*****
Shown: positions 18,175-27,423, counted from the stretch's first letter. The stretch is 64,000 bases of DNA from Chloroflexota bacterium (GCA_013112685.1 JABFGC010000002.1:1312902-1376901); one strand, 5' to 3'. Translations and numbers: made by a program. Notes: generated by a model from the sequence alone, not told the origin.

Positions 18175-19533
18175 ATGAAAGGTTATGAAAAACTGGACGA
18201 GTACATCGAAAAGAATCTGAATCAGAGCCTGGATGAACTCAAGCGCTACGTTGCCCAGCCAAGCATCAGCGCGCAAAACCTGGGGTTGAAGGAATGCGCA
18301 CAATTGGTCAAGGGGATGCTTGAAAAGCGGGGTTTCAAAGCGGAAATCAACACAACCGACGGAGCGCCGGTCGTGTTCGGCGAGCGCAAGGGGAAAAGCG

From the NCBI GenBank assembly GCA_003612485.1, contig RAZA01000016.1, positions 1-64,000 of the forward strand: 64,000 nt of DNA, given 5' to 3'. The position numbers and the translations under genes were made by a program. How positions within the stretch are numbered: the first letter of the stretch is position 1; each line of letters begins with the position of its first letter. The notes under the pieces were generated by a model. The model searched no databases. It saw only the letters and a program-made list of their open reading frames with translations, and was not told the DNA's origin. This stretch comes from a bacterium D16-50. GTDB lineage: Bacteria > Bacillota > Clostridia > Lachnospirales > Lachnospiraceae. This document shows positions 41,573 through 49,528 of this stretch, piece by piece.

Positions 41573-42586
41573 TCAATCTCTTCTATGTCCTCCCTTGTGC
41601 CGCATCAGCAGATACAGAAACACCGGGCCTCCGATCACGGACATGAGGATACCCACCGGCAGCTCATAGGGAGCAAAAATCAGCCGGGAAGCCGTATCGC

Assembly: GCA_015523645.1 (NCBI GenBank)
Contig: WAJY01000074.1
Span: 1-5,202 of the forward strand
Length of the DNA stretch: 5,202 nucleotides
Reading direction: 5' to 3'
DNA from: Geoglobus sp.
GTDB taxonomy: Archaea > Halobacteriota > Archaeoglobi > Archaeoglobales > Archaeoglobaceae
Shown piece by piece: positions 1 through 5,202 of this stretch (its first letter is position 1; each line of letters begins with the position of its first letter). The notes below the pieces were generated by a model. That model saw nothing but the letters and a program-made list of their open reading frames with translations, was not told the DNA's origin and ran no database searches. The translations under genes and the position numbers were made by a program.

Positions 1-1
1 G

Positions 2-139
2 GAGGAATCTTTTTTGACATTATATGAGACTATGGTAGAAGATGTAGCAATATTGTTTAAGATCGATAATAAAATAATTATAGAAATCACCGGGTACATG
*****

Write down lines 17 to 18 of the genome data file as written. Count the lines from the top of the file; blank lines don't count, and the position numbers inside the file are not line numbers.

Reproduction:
Shown piece by piece: positions 1 through 5,202 of this stretch (its first letter is position 1; each line of letters begins with the position of its first letter). The notes below the pieces were generated by a model. That model saw nothing but the letters and a program-made list of their open reading frames with translations, was not told the DNA's origin and ran no database searches. The translations under genes and the position numbers were made by a program.

Positions 1-1